[An earlier version of this story, published Sept. 27, was revised Oct. 4 to reflect that damage to the ashram's building is more serious than initially reported, prompting a more pressing need to find new academic facilities.]
An earthquake in northeastern India Sept. 18 prompted concern in the Colby community about the welfare of Gandhi Ashram School in Kalimpong, where Colby students have taught Jan Plans every year since 2007. A resident of the town reported later, after communications were restored, that there were no injuries. While initial reports conveyed only minor damage at the school, the ashram’s director, Fr. Paul D’Souza SJ, now reports that the ashram’s main academic building is structurally compromised.
In a Facebook message to Colby students, D’Souza was concerned about the immediate impact on the school and the local community: “We have had an earthquake of 6.8 magnitude the previous Sunday. [We] survived. Now [there is] inclement weather. Seems like the world is coming to end,” he wrote. “Take care and say a prayer for us.”
Not far from Kalimpong, in Gangtok, the capital of the Indian state of Sikkim, the September earthquake killed more than 100 people and caused several buildings to collapse.
Because of the College’s connection with the ashram, the news from the region worried students and faculty who have worked in Kalimpong. “When I first heard, I was concerned about all of our friends and the kids we taught in Kalimpong,” said Lindsay Dale ’12, who spent last January at the school. “My grandfather actually called to tell me about it because he knew how much they mean to me.”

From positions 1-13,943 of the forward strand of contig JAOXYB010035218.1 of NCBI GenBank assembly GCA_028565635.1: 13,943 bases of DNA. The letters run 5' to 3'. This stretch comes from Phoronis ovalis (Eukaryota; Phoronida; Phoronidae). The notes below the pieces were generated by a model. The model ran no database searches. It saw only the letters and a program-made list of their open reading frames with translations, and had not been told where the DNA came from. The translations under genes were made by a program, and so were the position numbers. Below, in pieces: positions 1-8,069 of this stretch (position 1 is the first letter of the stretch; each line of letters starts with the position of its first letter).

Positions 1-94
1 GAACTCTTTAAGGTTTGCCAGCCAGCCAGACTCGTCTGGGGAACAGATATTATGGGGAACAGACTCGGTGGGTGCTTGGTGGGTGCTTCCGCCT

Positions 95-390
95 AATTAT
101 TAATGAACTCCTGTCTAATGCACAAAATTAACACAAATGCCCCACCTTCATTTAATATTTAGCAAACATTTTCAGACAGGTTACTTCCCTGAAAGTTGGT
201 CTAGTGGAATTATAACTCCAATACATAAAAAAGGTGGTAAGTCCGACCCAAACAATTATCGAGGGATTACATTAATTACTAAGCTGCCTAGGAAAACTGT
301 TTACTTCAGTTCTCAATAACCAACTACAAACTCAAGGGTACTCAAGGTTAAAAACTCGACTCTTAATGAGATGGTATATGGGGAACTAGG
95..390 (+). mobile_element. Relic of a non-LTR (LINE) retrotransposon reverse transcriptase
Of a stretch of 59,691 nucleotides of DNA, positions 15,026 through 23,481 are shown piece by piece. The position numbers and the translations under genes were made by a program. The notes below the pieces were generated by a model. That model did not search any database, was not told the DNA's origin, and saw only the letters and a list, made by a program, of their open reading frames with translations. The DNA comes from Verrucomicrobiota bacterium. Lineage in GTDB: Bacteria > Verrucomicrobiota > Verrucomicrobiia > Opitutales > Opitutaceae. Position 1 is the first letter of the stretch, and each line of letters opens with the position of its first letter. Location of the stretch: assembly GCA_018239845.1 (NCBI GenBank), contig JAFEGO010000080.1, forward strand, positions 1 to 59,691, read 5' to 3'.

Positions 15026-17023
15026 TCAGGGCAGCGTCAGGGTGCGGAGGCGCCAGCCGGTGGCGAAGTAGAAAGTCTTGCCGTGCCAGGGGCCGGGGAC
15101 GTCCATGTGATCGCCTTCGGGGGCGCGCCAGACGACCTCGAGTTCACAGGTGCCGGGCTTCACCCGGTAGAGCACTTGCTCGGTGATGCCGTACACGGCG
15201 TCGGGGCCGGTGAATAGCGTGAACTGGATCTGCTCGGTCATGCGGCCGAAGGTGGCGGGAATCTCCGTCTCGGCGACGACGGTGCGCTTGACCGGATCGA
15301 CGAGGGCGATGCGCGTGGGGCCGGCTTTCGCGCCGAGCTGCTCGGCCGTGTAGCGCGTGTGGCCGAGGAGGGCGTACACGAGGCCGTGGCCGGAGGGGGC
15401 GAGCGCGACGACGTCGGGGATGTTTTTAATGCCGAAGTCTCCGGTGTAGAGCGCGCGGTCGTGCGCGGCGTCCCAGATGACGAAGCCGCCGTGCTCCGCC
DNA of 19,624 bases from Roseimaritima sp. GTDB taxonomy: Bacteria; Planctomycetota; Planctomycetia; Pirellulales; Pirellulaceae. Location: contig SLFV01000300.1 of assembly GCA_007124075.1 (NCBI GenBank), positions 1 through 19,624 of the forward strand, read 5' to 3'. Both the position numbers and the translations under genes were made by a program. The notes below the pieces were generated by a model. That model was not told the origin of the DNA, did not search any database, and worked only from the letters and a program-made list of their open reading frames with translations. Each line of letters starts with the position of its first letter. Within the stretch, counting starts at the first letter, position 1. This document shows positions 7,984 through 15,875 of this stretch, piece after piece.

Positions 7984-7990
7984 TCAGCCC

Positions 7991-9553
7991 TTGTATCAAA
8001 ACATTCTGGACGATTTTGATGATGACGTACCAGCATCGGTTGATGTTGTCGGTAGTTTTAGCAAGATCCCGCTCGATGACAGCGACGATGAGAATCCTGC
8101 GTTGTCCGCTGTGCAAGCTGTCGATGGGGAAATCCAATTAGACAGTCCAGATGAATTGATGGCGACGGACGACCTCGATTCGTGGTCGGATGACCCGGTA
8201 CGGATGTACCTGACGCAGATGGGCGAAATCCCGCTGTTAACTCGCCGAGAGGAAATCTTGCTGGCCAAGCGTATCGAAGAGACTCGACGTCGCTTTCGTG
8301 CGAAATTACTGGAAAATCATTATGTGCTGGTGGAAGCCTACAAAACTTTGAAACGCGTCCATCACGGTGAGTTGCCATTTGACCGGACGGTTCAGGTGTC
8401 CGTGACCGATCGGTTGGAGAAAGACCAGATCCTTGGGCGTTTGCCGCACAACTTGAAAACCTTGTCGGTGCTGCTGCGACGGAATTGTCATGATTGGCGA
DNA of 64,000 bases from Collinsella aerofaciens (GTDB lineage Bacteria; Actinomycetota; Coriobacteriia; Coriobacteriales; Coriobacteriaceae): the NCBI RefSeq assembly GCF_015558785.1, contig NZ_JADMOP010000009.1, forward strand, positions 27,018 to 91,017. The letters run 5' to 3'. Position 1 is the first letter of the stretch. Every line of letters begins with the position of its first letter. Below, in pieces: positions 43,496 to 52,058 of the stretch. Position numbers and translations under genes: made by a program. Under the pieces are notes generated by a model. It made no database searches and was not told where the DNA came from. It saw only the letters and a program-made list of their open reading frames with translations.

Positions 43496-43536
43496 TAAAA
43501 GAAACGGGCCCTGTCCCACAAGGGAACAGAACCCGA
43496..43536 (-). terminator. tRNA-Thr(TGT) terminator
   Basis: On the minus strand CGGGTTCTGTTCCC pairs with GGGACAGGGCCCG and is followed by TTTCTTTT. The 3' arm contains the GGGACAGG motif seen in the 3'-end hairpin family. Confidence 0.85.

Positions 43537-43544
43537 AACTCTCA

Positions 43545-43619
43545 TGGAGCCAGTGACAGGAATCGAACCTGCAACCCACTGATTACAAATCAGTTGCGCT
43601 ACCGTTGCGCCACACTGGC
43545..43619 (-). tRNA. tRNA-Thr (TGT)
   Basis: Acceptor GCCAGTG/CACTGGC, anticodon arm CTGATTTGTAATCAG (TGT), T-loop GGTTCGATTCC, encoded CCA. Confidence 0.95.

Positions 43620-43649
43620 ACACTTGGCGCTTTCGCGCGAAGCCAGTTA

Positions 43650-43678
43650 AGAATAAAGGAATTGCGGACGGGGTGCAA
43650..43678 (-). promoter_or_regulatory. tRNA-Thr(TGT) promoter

In an Associated Press article, Chief Minister of West Bengal Mamata Banerjee said Kalimpong and neighboring Darjeeling were left “in total darkness” when power lines snapped during the quake. Landslide warnings added to the worries of Dale and others, who, knowing the region’s limited resources and economic development, were concerned about the hill station’s ability to recover from a potentially devastating natural disaster.
The idea of a major earthquake was “really scary having lived there and knowing how unconnected it is from the rest of the world,” said Veronica Foster ’12, who taught at the school in January 2011. The lack of communications fueled speculation about the situation in Kalimpong for Foster and others.
When contacted via Facebook, ashram-school graduate Prabash Tamang initially confirmed that the school had sustained damage. “It made a crack in one of the buildings,” he said, “but we all are fine.”
The school, built into the Himalayan mountainside, had preexisting structural concerns that arose from land erosion and prompted long-term plans to relocate to a more central location with larger facilities. However, time and capital restraints have slowed this project, and the ashram is currently scrambling to find temporary academic facilities in light of the earthquake.
“I heard somewhere empathy shuts down when you’re given a statistic,” said Qainat Khan ’11, who was extremely concerned about students’ access to education. “It’s not just any natural disaster. This one is way more personal. Anyone who went to Kalimpong had a transformative experience, whether it was getting to know kids and meeting their families or just experiencing their culture in their villages. I absolutely hate to think something awful would happen to them when we’re so far away.”